Average New-Car Price Tops $45,000, an All-Time High
A Consumer Reports analysis helps car shoppers find the best deals amid record prices
For the first time ever, the average price of a new car has edged past $45,000, according to a new report from Kelley Blue Book and data from TrueCar, a CR partner that provides market analysis and an online marketplace for cars. Buying a car—just about any car—has been difficult for months now, and new data shows that new cars, like used ones, are costing consumers more than ever. Blame it all on the pandemic, and the resulting global semiconductor shortage that has hobbled automakers’ ability to crank out new cars, crimping supply, pushing up prices and limiting availability.
“We are seeing new transaction prices hit all-time highs,” says Nick Woolard, an analyst with TrueCar. “In September, we saw the average transaction price increase 7.7 percent over a year earlier.”
Woolard says that new-car inventory at dealerships is generally pretty thin right now. “You see dealers parking their vehicles sideways to make it look like they have more vehicles on the lot,” he says, adding that even a modest increase in the availability of new cars may lead to some relief in pricing.
Over several years, a variety of factors has contributed to pushing up the average new-car price. For one thing, consumer tastes have gravitated toward more expensive truck and SUV models. And the recent scarcity of all models has led to more extreme price increases among traditionally more affordable models.
In a detailed analysis of new-car pricing, Consumer Reports and TrueCar have identified which models have gotten more expensive quickly, as well as identifying the best deals—including good deals on great cars.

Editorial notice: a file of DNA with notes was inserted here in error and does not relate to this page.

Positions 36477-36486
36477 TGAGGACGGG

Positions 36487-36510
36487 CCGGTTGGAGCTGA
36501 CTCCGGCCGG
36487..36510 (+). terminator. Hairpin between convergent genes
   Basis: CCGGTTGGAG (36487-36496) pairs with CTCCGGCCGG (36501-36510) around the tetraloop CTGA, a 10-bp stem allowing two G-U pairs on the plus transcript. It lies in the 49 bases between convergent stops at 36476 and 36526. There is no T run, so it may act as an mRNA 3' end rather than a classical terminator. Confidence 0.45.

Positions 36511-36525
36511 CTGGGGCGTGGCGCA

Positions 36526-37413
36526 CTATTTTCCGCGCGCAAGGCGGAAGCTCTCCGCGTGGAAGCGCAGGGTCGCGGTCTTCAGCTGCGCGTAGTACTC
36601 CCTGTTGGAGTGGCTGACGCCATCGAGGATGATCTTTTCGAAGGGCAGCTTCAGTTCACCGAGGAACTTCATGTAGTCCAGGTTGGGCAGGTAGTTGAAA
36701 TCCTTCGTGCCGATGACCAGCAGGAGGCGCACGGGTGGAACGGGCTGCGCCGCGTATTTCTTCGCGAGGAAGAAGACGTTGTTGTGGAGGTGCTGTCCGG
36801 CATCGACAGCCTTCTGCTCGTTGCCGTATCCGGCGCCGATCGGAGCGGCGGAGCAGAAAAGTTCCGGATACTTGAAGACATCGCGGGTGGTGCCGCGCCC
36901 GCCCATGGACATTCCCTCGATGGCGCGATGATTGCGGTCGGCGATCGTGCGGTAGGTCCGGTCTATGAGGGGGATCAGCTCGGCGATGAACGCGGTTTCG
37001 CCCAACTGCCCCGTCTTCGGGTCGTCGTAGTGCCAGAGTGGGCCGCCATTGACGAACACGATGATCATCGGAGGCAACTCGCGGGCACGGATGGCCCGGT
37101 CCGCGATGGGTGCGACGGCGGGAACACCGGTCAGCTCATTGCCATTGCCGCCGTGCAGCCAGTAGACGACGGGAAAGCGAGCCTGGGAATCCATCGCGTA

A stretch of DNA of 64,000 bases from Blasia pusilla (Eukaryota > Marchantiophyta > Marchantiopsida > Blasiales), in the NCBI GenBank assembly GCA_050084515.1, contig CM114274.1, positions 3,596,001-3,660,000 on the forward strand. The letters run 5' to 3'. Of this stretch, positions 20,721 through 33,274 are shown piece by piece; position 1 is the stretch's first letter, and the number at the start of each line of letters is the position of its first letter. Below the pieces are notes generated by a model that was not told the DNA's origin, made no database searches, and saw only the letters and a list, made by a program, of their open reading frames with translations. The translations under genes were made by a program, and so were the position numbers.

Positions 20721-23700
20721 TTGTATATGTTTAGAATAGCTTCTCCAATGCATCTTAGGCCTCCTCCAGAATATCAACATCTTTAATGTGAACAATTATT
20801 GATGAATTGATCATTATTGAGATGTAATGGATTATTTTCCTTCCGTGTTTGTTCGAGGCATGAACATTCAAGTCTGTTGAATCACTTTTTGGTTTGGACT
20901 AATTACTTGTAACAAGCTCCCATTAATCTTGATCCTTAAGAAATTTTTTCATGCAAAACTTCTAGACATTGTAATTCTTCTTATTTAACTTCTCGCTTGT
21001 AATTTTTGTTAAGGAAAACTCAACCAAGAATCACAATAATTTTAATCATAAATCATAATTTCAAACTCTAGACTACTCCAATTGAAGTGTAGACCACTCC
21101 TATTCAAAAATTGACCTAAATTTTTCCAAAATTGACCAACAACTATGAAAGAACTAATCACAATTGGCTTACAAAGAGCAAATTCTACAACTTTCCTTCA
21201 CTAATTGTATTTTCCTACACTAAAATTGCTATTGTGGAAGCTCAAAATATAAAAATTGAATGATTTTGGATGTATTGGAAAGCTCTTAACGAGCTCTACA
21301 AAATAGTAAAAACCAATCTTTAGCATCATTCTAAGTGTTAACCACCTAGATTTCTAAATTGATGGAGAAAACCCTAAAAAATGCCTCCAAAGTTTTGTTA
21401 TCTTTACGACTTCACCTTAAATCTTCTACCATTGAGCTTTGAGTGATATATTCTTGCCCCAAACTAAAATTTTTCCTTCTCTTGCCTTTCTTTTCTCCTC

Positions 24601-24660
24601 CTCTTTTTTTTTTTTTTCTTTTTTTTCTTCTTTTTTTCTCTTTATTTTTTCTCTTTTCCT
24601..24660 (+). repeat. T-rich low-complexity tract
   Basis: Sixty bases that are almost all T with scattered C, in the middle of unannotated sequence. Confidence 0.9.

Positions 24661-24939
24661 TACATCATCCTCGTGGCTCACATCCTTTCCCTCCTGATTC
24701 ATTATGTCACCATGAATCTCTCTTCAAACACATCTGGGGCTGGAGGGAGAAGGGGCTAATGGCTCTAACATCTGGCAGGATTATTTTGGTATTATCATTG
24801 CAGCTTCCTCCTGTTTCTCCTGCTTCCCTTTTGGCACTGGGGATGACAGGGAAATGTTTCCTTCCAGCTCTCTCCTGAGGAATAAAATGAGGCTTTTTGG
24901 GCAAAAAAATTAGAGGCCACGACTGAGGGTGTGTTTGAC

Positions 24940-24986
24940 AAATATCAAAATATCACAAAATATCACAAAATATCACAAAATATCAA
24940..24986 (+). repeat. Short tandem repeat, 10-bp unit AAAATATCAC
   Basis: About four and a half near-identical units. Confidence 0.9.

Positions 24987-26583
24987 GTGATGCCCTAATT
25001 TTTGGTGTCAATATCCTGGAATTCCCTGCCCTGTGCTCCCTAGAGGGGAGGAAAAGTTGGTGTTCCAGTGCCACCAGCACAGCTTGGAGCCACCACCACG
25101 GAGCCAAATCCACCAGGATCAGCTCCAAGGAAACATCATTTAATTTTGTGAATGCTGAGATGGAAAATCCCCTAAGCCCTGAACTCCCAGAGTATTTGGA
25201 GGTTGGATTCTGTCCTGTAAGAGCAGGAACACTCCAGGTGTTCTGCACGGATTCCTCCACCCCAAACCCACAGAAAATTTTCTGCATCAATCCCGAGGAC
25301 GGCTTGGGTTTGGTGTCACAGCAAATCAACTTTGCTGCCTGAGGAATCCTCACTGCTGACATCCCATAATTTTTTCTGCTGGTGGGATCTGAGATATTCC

According to the latest Consumer Price Index report from the U.S. Bureau of Labor Statistics, the rise in new- and used-car prices leveled off a bit since this summer, when they spiked and became one of the leading causes of inflation.
As always, local pricing may differ from national averages. You can see the transaction prices for these and every other mainstream vehicle from the model pages at CR.org/cars. Woolard points out that waiting for better times may not be the best strategy, as recovery from today’s elevated car prices is likely to be gradual.
“If the question is wait or buy now, I don’t think that it’s going to be drastically different between now and the near future,” he says. “The best advice is that if you need a new car, get a new car.”
Be sure to check out Consumer Reports’ lists of the current best deals on new cars and new SUVs that meet our stringent criteria to be recommended, the worst deals, and browse the list of the most discounted cars.
CR's Build & Buy Car Buying Service
When buying a car, in addition to research and reviews, Consumer Reports offers members access to the Build & Buy Car Buying Service at no additional cost. Through this service, a nationwide network of over 12,000 participating dealers provide up-front pricing information and a certificate to receive guaranteed savings off MSRP (in most states). The pricing information and guaranteed savings include eligible incentives. Consumer Reports members have saved an average of $3,218 off MSRP with the Build & Buy Car Buying Service.